Patterico's Pontifications


Hopefully Final Word on the Missile? Airplane off the Coast of Southern California

Filed under: General — Patterico @ 4:40 pm

I just now saw this comment from DRJ, which is probably the most useful comment I have seen on that weird missile/airplane thing:

Last December, the Russians launched a submarine missile that left a translucent blue contrail, although the Russian missile ended up spiraling out of control. There are photos here if you want to compare them to what you saw. These photos seem most like what you describe.

Indeed, the pictures DRJ links are by far the most similar thing to what I saw the other night. Take a look at this picture:

This is remarkably similar to what I saw. The translucent blue was a darker shade, and its shape was more even. The end of the contrail at the horizon was bright orange and not white. But otherwise, this is remarkably similar to what I saw: an attention-getting blue color on the upper left, that connected to a more conventional-looking contrail to the right at the horizon.

I’m still willing to believe it may have been a plane, but the fact that the pictures I saw so closely resemble a known missile launch gives me pause.

I will say that I don’t accept the theory propounded by Corky Boyd that this was U.S. Airways Flight 808. Here’s Corky:

I notice several have indicated the source of the contrail was traveling northwest. This probably is an illusion. Patrick Frey (Patterico) has posted his obsevation of the contrail from his vantage point on the Palos Verdes Peninsula looking south over Catalina and San Clemente Islands. He said the trail looked like it was headed for Long Beach, headed east.

Yeah, sort of — except that really, I think it was headed in the opposite direction . . . coming from Long Beach and headed out over the Pacific. Take, for example, the photo above. Doesn’t it suggest to you that whatever put out that contrail was headed away from the photographer?

Thanks to DRJ for those excellent pictures.

28 Responses to “Hopefully Final Word on the Missile? Airplane off the Coast of Southern California”

  1. I will say that I don’t accept the theory propounded by Corky Boyd that this was U.S. Airways Flight 808. Here’s Corky:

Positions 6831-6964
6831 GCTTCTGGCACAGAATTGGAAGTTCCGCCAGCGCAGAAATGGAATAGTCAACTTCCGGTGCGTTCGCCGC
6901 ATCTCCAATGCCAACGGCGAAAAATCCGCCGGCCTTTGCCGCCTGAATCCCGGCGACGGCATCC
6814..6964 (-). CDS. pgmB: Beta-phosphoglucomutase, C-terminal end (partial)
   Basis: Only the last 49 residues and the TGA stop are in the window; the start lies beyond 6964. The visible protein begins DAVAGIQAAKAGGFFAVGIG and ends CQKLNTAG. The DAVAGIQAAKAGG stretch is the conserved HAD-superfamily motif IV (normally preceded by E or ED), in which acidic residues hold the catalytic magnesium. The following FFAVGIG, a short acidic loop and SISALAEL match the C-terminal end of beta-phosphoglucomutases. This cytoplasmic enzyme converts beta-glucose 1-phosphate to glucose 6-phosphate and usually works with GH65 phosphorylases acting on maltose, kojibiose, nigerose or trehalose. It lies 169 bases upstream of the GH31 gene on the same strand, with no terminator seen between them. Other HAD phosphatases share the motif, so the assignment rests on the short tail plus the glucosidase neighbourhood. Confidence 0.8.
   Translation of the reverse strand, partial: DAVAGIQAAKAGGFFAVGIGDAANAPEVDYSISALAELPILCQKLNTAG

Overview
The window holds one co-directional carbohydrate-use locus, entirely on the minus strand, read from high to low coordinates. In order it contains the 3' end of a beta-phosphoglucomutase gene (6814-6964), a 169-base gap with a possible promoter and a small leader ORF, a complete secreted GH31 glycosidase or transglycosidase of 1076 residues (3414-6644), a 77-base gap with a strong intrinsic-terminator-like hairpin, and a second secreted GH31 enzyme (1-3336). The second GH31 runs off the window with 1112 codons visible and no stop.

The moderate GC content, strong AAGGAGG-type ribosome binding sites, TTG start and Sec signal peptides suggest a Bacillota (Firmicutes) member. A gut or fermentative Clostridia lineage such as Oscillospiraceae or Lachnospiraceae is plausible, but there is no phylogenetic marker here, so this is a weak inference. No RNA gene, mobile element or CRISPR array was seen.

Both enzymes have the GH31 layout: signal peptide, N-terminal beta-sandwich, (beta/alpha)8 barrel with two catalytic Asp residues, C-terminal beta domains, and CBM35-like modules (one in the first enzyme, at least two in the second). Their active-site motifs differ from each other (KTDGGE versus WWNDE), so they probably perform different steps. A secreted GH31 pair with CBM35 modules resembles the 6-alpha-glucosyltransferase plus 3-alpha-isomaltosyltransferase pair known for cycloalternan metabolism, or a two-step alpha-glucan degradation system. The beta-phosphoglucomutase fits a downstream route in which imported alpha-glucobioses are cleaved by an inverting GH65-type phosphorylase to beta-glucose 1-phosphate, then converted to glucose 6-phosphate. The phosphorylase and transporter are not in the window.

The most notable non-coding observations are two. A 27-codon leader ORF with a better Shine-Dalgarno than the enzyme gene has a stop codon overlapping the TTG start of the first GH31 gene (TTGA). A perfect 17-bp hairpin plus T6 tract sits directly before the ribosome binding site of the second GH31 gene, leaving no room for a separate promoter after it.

The US military said part of their analysis was based on the velocity it was travelling at. That should be an important determinant on whether it was a solid fuel rocket or not, no?

    Christoph (8ec277)

  2. I’m not saying they’re right by the way. I’m just saying I’m hearing a lot of talk about colors and type of smoke and how close the trail is to whatever’s making it, etc., but not much about speed. If someone who believes it’s a rocket can make the case using the speed it’s travelling at, that would be helpful.

    Christoph (8ec277)

  3. Those waters include a significant commercial sea lane and much recreational boating. So where are the observations of the SLBM breaking surface? That’s why I am going with Flight 808 myself.

    SPQR (26be8b)

  4. You can assume direction either way by shifting your brain to accept different trajectories.

    Either way, I don’t really care much more than about the beauty of the colors

    SteveG (cc5dc9)

  5. I would normally assume the source of the contrail was heading toward the photographer because the more distant portion is broken up and dispersed while the closer section seems straighter. This would imply to me that the more distant portion has had more time for the wind to move it. Perhaps a high altitude trail would not be broken up this way. I don’t really know but going just by the picture my response to your question would be no, it doesn’t.